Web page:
Hungarian Catholic Archeparchy of Hajdúdorog

The Hungarian (Greek) Catholic Archeparchy of Hajdúdorog (Latin: Archidioecesis Haidudoroghensis) is a Metropolitan Archeparchy (Eastern Catholic Archdiocese) of the Hungarian Greek Catholic Church.

Its Metropolitan archbishop is the head of the Hungarian Greek Catholic Church. The Metropolitanate is a sui iuris Eastern particular Church in full union with the Catholic Church, which uses the Byzantine Rite in Hungarian language, covering the entire area of Hungary.

The archiepiscopal cathedral is located in the city of Hajdúdorog, whereas the seat of the metropolitanate is in Debrecen according to the founding bull.

Hungarian Catholic Eparchy of Miskolc

The Hungarian (Greek) Catholic Eparchy of Miskolc is an eparchy (Eastern Catholic diocese) of the Hungarian Greek Catholic Church (Latin Miskolcensis), a Metropolitan particular church sui juris which uses the Byzantine Rite in the Hungarian language.

It is a suffragan of the Hungarian Catholic Archeparchy of Hajdúdorog, a Metropolitanate sui juris and the Hungarian Catholics' only province, entirely in Hungary and depending on the Roman Congregation for the Oriental Churches.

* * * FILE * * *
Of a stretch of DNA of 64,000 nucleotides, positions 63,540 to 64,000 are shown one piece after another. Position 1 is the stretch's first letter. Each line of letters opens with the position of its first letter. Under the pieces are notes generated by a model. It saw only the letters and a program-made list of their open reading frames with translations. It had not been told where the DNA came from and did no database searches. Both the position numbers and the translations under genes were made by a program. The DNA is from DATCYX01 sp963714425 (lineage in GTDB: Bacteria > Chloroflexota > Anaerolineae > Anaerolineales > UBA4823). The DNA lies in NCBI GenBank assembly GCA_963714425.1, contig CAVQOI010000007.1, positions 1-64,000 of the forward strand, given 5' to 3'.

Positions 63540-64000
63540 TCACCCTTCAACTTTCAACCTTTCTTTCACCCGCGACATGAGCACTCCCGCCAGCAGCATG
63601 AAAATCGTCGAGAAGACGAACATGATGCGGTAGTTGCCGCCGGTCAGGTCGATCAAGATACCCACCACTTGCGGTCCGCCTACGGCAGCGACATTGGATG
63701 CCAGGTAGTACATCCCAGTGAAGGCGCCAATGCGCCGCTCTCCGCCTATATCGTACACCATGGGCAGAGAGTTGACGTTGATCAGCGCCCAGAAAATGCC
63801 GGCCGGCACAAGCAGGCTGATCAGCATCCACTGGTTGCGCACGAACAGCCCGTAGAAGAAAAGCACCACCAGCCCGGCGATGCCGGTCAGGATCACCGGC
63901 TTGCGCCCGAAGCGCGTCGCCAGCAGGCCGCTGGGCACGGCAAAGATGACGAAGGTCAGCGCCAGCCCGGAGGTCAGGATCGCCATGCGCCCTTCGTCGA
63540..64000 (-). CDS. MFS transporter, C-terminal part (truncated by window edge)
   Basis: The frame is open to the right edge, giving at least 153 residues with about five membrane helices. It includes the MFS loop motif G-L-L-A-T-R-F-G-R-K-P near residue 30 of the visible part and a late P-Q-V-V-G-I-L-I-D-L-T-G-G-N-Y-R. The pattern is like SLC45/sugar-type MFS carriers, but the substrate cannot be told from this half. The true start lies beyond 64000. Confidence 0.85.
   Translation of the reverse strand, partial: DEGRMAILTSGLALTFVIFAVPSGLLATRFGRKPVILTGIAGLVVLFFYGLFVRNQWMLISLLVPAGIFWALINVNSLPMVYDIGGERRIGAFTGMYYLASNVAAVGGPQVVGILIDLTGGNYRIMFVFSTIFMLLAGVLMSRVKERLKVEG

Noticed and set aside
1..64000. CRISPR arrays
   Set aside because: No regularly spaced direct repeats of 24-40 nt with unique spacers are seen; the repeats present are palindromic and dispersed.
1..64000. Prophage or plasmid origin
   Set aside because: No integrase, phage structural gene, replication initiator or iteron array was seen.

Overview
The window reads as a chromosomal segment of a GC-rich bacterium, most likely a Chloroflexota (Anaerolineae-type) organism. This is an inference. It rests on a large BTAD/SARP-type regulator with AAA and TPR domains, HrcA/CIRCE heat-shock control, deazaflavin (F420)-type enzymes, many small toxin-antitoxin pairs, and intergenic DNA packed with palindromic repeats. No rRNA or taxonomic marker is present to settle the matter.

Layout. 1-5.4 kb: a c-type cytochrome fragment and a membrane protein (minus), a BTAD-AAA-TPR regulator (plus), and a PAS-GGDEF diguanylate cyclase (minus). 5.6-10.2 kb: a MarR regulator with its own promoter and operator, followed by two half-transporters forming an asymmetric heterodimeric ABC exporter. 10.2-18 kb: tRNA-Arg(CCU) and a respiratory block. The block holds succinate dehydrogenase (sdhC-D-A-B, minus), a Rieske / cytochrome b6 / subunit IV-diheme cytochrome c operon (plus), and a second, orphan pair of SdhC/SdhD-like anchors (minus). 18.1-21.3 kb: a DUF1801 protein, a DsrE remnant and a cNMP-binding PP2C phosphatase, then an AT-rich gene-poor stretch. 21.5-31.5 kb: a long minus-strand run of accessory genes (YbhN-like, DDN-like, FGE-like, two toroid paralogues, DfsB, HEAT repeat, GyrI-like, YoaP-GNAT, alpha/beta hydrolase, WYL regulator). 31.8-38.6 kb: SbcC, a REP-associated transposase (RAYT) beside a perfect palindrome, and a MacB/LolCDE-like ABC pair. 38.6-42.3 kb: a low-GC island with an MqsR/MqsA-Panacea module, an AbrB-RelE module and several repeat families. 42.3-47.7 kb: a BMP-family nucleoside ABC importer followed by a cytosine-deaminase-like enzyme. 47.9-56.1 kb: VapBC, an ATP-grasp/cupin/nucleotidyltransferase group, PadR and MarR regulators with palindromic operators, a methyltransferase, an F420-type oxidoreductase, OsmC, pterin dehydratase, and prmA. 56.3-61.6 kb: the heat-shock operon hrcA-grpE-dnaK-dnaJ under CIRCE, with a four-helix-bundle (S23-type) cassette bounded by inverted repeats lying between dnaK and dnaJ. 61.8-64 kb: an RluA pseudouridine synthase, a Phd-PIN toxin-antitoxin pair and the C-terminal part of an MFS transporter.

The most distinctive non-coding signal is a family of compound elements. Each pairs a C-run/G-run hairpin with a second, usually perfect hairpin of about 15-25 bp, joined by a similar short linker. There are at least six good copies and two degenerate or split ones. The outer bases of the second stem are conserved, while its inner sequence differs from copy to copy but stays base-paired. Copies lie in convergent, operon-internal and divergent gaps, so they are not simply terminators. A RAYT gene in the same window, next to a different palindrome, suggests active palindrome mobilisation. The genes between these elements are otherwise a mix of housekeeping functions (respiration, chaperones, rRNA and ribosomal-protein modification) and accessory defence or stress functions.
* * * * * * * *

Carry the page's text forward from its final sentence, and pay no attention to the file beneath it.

Its cathedral episcopal see is Nagyboldogasszony püspöki székesegyház, in Miskolc, in Borsod-Abaúj-Zemplén (northeastern Hungary).

Hungarian Catholic Eparchy of Nyíregyháza

The Hungarian (Greek) Catholic Eparchy of Nyíregyháza is an eparchy (diocese) of the Hungarian Greek Catholic Church, an Eastern Catholic church which uses the Byzantine Rite in the Hungarian language.

It has its cathedral episcopal see, Szent Miklós Görögkatolikus székesegyház, in Nyíregyháza (Hungary). It is a suffragan of the Hungarian Catholic Archeparchy of Hajdúdorog, a Metropolitanate sui juris and the Hungarian Catholics' only province.

List of Catholic dioceses in Hungary

The Roman Catholic Church in Hungary is composed of:

A Latin hierarchy, comprising

four ecclesiastical provinces, comprising their Metropolitan archdioceses and in total nine suffragan dioceses